Flexibility once the account matures
The tenure of PPF account is fixed for 15 years and matures on 31st March of the year in which you complete the 15 years. However you have the option to extend the same for a block of five years at one time and continue to contribute. Whereas in case of NPS, it is mandatory to withdraw at least 40% of the amount accumulated for the purchase of an annuity and the option of extending the same is not there. You cannot make any contribution to your NPS account after completing 60 years of age. However with regard to money left after purchase of annuity, you have the option to retain the account upto your reaching the age of 70 years subject to withdrawing minimum of 10% every year.
Rate of returns generated on both these products
In PPF the rate of return is fixed for a given period and changes only with notice. Whereas in case of your NPS the rate of return depends on the asset class combination and performance of the pension fund manager. The returns on your contributions may be volatile in the short-term but since you have the option to choose upto 50% investment in equity class, the return which you can expect in the long-run in all probability is higher than what you can get from your PPF account.
Position after DTC
As per the draft of the DTC presented in the Parliament, only Employee Provident Fund, PPF contribution and NPS will qualify for deduction of Rs. 1 lac. This way both these items will qualify for deduction in the DTC direct tax code proposed as of today. With regard to tax treatment of employer’s contribution to NPS account, the same first shall be treated as salary and deduction be allowed from the salary itself within the limit of 10% of salary. So even after the DTC comes into effect, the employer’s contribution will be fully deductible from your salary itself like the present deduction for professional tax. As per DTC even contributions made by you towards NPS accounts of your spouse and child will also qualify for deduction within the limit of Rs. 1 lac.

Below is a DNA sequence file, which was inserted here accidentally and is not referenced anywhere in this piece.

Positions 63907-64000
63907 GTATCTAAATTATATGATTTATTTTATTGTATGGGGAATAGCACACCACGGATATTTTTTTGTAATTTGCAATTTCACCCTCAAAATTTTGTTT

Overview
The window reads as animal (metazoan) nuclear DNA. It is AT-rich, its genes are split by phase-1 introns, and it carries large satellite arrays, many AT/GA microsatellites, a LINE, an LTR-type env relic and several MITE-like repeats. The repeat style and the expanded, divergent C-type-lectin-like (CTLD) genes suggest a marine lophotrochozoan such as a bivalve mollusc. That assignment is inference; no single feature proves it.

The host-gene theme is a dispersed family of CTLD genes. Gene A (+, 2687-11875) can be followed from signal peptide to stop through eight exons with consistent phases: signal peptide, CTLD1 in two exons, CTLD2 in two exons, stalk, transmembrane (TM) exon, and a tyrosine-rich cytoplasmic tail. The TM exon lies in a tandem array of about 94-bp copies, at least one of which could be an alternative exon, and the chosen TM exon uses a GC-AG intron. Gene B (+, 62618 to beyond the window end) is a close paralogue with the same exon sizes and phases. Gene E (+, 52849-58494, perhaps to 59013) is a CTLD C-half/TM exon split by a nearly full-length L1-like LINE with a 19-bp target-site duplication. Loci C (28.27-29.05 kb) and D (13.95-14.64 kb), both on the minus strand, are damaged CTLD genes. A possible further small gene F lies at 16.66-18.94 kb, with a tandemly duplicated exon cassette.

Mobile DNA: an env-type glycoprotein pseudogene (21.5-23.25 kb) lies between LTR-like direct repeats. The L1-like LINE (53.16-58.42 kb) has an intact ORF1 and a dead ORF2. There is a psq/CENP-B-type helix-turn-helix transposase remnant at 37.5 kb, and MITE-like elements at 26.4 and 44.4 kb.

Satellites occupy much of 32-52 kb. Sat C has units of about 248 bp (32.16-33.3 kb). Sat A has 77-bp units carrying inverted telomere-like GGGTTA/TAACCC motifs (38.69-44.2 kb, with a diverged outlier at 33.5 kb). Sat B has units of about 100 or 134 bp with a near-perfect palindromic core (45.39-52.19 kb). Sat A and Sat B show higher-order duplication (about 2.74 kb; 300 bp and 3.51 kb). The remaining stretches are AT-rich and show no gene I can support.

Purpose of contribution
The contribution to PPF can be used for the purpose of building corpus for any financial goal but not necessarily for building retirement corpus as the tenure of the account is 15 years which may not necessarily co-terminate with you reaching the age of 60 years. Contribution to your children’s account can be used for the purpose of accumulating funds for their education/marriage. However in case of NPS, the tenure is not fixed by number of years but you can contribute in this account upto the age of 60 years. Hence the sole purpose of contributing in NPS is to accumulate funds for retirement and to purchase an annuity once you complete the age of 60 years.
Now that the distinct features of both the schemes are before you. You can take a call where to invest. Though there may be some sharp contrast between the two but there is no doubt that both compliment each other well too. And will go a long way in building a corpus for taking care of your future needs.
So refrain from the either / or mode and invest in BOTH